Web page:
Q. In your response to Billy about Roth IRAs, you said that contributions can be tax-free at any time, but taxes can be levied on other withdrawals as well. How does it work?
– Except in Satellite Beach
A. Sam, if you use a Roth IRA account properly, you will not pay tax for any distribution. You will get the most money when the money is deposited and left to grow until at least 59 years old½. Regardless, if you need money from a Roth IRA, you can always access your taxes without taxes, and you may have non-taxable access to other funds in the Roth IRA.
There are two five-year rules that apply to Roth IRAs. One states that if you distribute amounts that have been converted to a Roth IRA less than five years after the conversion and if you are not younger than 59, a penalty of 10% of the allocation will apply. This rule applies to each conversion separately.
The second five-year rule says that earnings withdrawn within five years of opening a taxpayer’s first Roth IRA are taxed regardless of the taxpayer’s age. If it is below 59 ½, a penalty of 10% is also envisaged. Once five years have passed since the opening of the first Roth IRA, this rule is no longer a problem even if the original Roth IRA no longer exists.
When you allocate any funds from the Roth IRA, a set of ordering rules applies.
1. The first dollars are considered to be from your regular contributions. Because contributions are made after tax, these withdrawals are non-taxable.
2. After you distribute the equivalent of the total amount of your contributions, the next dollars set aside are considered converted amounts more than five years ago. You would pay the tax at the time of conversion, so no tax is paid when you withdraw your account. Because these converted amounts are more than five years old, the five-year rule that applies to conversions is met and a penalty is charged for these distributions as well.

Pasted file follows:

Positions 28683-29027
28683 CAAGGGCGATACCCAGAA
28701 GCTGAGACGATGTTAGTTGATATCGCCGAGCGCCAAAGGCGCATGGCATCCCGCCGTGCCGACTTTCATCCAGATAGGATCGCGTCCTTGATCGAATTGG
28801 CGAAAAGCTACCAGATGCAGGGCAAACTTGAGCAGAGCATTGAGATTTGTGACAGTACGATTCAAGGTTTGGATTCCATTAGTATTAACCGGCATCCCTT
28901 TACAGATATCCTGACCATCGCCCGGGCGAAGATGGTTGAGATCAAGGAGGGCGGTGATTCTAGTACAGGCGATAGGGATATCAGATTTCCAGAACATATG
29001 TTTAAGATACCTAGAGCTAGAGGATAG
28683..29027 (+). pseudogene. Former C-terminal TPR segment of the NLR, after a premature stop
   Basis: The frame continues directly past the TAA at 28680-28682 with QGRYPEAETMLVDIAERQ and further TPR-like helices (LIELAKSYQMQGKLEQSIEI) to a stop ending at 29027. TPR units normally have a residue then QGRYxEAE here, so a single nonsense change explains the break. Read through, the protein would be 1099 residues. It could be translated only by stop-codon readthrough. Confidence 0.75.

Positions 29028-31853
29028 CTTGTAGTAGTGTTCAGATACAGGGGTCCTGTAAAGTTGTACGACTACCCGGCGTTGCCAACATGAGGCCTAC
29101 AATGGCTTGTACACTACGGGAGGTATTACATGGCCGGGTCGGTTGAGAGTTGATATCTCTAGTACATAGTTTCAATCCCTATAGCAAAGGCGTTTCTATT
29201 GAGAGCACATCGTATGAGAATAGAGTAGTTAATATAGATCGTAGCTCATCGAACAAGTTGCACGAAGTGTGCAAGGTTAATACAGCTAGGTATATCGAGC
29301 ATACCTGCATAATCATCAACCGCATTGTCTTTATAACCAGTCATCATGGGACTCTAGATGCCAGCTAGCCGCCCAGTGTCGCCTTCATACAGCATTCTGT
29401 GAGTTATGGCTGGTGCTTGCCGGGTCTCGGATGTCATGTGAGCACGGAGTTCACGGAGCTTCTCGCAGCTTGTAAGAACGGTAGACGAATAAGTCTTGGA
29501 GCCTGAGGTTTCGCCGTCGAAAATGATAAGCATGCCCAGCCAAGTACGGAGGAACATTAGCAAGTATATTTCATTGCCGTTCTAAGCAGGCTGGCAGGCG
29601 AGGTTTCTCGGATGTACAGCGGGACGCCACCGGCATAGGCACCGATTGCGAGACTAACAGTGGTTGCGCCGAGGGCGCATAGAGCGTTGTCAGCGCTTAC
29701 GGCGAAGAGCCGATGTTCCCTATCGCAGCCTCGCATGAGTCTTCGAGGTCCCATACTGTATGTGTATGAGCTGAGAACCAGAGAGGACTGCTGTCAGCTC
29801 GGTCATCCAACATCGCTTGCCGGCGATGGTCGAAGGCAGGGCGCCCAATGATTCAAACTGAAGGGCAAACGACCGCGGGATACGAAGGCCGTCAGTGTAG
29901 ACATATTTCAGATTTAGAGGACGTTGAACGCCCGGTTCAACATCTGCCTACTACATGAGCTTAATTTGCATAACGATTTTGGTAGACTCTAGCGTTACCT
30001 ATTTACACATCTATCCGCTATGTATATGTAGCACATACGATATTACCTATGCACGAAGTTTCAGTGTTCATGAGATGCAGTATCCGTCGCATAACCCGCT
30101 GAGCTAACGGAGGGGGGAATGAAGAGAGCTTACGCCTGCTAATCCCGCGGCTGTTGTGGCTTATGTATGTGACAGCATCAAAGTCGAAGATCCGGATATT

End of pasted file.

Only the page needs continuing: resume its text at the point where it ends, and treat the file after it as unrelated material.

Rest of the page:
3. The following are amounts converted less than five years ago. At the time of conversion, you would pay tax, but would not pay the 10% penalty that typically applies to amounts coming out of the IRA before age 59. So if you subtract more than the contributions in # 1 and the older conversions in # 2 and you still have less than 59 1/2, you pay a 10% penalty when you get to these converted funds.
4. The last thing after you have taken all the previous contributions and conversions is considered earnings by default. The factor here is the second rule of five years. For earnings to be tax-free, you must have at least 59½, and at least five years must have passed since opening your first Roth IRA.
Let’s say you’ve made $ 10,000 in contributions over the years, converted $ 20,000 six years ago, another $ 30,000 two years ago, and the account is worth $ 70,000. The first $ 10,000 you take is tax-free (# 1 above), as is the next $ 20,000 (# 2).
The next $ 30,000 removed (# 3) is tax-free even if you have more than $ 59. If you are under 59½, you will owe a fine of 3,000 USD (10% of 30,000 USD). The last $ 10,000 is earnings and is taxed based on item # 4 above. This is calculated on IRS Form 8606.
Dan Moisand, CFP®, is a former national president of the Financial Planning Association, and at least 10 financial planning publications have been presented as one of America’s top financial planners. You can get it at moisandfitzgerald.com or 321-253-5400, Ext. 101.